Log in

No account? Create an account

Previous Entry | Next Entry

LJI Week 10: Streaming

I always say I miss the music, but I think what I really miss is the power.

You're mine for two hours, maybe three.  Maybe it's background noise while you study.  Maybe you do it to annoy your roommate.  Maybe it is because you've heard something that was a revelation, or a remembrance, or something you can't quite define that's put pinpricks in your soul.

I am the DJ.  I am what I play.  And if you listen to it long enough, you will be, too.

When I first started at WEHC, roughly one third of the rooms on campus could even get the station...and most people considered that a bit of a blessing.  There was no format, no rhyme or reason, and no real rules aside from no cussing on air (which we all called Carlin's Law) and you had to run a PSA every 15 minutes.

I managed to (mostly) adhere to rule one, thanks to a cheap buzzer I bought from Spencer's Gifts.  Yes, I would bleep myself.  Sometimes I'd do it just for the fun of it, to confuse all three of my devoted listeners as to what I could have possibly said in that context.

The PSAs were a different story.  The mass communications students always recorded a few each year on carts, neatly labelled with such scintillating titles as "Alcohol Kills," "Volunteering is Cool," and my personal favorite:  "Littering is Bad."  In theory, you could plug one of those bad boys in and MAYBE run up the three flights to the bathroom and back without too much dead air.

I was all about the whole PSA thing, but I found them a little dull.  So I created my own, improvising at the mic...and counting down the minutes until the phone rang with an apoplectic station manager on the other end of the line.

"Did you really just advocate underage drinking because freshmen can't have cars!?!?!?"

"I just said that letting the upperclassmen drink was a stupider idea because some of them can drive drunk.  We just wander around campus and take stupid pics doing obscene acts with the statues of the founders.."

"This is a dry campus!  And...just...stop, please."

Surprisingly, I found myself assistant station manager for the following three years.

My sophomore year, we went up to 100 watts.  Holding my FCC card in my hands came in third after getting my first library card and my voter registration card in order of importance, in knowing this was a key to something big.

The first was the music.  Suddenly, we were awash in demos and first albums.  We would hold staff meetings (an official way to describe 4 bottles of Boones Farm, a bag of Doritos, a cd player and endless manilla envelopes to be opened.  Usually held on the floor of someone's dorm room) to vet each cd.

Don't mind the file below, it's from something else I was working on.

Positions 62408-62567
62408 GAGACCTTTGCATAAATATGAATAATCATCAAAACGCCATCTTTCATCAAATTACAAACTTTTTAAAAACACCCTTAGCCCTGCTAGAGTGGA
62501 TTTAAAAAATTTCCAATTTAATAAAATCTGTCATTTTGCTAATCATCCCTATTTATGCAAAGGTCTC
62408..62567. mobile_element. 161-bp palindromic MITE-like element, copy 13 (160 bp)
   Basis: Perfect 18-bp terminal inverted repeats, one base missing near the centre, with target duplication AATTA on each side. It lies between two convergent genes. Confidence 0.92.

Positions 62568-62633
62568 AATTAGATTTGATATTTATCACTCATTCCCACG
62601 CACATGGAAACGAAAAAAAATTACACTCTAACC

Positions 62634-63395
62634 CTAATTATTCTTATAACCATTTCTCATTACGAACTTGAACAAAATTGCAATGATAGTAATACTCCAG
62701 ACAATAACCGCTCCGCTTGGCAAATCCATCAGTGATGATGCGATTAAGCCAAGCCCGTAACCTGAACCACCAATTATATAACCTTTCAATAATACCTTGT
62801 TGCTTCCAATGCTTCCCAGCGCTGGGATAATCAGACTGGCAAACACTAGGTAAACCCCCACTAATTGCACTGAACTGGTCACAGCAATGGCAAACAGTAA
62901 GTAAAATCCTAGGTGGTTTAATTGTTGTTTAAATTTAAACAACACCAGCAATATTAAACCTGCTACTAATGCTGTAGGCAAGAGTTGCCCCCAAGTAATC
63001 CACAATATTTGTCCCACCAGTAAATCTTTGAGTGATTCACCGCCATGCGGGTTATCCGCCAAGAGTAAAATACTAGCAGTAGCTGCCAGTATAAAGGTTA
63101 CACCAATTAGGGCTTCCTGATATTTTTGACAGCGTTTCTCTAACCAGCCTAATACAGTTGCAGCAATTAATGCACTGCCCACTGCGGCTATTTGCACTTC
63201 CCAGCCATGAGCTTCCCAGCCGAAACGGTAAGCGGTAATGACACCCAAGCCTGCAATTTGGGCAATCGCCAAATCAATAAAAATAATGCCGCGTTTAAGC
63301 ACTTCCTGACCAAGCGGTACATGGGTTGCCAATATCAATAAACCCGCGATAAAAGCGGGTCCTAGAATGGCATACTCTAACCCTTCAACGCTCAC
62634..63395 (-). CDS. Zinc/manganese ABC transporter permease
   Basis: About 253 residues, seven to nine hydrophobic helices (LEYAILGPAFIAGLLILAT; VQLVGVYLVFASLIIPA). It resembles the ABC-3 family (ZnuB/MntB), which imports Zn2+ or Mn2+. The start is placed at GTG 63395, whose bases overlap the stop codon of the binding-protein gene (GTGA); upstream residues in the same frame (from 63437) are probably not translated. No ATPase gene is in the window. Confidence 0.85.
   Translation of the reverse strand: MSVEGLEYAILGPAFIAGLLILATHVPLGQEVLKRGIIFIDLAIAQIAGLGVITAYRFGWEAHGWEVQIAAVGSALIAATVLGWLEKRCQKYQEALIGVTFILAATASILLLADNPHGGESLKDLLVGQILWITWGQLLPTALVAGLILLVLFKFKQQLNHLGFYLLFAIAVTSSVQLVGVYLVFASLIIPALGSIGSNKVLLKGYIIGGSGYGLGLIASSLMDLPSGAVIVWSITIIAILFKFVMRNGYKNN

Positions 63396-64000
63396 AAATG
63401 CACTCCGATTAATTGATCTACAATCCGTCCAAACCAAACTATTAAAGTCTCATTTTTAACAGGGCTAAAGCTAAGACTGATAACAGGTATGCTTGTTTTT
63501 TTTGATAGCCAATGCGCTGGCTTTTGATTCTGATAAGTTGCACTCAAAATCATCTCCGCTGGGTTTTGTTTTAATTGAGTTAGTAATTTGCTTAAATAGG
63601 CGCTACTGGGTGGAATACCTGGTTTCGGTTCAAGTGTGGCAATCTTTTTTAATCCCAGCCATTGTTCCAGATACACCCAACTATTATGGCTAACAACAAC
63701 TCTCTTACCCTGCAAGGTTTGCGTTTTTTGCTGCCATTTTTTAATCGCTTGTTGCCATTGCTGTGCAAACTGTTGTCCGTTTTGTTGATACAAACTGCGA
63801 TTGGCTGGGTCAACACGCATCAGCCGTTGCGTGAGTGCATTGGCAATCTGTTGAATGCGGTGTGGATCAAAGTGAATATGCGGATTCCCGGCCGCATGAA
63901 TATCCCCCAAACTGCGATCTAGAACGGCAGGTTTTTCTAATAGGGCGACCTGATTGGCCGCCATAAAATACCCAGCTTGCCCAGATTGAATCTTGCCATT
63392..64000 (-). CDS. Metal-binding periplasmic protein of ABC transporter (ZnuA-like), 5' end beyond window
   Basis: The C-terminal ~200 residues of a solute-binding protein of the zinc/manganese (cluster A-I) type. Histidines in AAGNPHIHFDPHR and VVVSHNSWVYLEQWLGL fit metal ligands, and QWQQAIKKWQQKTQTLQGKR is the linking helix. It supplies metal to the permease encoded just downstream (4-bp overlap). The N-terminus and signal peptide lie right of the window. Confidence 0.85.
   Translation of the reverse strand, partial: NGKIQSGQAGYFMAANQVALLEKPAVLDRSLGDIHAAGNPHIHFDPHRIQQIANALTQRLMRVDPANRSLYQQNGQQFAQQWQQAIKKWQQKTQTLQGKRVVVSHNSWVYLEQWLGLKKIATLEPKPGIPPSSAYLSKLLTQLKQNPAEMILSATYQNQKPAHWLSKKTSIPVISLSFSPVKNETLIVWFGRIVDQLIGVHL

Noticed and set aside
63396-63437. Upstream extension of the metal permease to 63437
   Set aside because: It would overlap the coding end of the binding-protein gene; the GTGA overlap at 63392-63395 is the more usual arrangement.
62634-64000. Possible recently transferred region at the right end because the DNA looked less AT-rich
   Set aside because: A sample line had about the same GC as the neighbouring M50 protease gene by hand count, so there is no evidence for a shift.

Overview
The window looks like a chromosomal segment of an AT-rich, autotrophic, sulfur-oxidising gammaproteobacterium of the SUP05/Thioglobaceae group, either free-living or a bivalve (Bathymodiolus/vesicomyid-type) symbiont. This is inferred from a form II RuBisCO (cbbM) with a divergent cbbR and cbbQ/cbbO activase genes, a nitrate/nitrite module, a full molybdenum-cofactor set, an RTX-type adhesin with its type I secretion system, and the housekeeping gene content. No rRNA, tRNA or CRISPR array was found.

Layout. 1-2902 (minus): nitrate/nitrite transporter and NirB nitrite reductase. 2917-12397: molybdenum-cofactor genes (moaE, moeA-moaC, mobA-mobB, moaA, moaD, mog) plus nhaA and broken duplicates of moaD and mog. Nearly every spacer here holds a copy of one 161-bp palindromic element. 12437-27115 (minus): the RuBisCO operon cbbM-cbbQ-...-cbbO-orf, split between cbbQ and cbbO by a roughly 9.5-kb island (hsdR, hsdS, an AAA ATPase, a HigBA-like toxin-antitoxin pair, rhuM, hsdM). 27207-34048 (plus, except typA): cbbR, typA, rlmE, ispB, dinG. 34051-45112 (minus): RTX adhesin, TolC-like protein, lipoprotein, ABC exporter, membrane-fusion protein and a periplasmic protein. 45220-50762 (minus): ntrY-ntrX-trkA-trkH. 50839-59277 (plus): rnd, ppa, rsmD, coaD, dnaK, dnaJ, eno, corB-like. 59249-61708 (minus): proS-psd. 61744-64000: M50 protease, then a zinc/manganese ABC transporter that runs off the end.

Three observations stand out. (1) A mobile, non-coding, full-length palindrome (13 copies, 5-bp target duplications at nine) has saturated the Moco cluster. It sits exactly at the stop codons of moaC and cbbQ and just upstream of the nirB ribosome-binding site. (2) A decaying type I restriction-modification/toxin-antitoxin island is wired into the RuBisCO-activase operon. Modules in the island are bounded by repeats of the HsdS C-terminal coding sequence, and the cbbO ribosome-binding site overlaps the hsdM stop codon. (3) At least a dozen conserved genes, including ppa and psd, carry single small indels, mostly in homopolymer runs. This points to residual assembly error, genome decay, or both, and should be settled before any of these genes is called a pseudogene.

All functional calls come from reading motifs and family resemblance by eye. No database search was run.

We learned quickly.  Despite our commitment to listening to each album, bands with names like Sheep on Drugs or Insane Clown Possee usually lasted under a minute and got thrown into the "give away to someone who likes it" pile.  A little album called "August and Everything After" went into heavy rotation and I am not ashamed to admit that I slipped that in my bag when I did my final show.

I miss those days.  We were grungy.  We were experimental, as much as you can be at a Methodist college nine miles from the nearest town.  I think all of us felt a little like we were Christian Slater in 'Pump Up the Volume,' carving out our little space for our music, the songs that saved us, saying things behind the mic that we wouldn't in class or possibly even around our corner table in the cafeteria.

I went to Homecoming, eager to show my love the place where I had spent so many hours.  I wanted to show him the rickety building, the sound booth, the ancient turntables and the album collection where you could find a copy of "The Rainbow Connection" and play it late at night if you were lonely and sad and felt no one could hear but you and the flask of cheap whiskey you'd snuck in.

It was gone.

WEHC is now almost 1000 watts.  It broadcasts from a room slightly larger than two broomclosets shoved together.  There are no stairs to run to the bathroom.  There are no carts, no cassette tapes, no albums, no cds.

No random.  No chaos.

And it streams live.  When I get homesick, sometimes I'll fire up the computer and listen.  There is still good stuff there.

But I doubt I'll ever hear someone say "Littering is bad.  Did anyone really need to tell you that?  If they did, you're a *buzzzz* and that hateful goose at the duckpond is going to haunt you in your sleep.  So pick up your trash, you lazy *buzzz*  Now, up next we have our new favorite band and my new favorite song, "Anna Begins"..."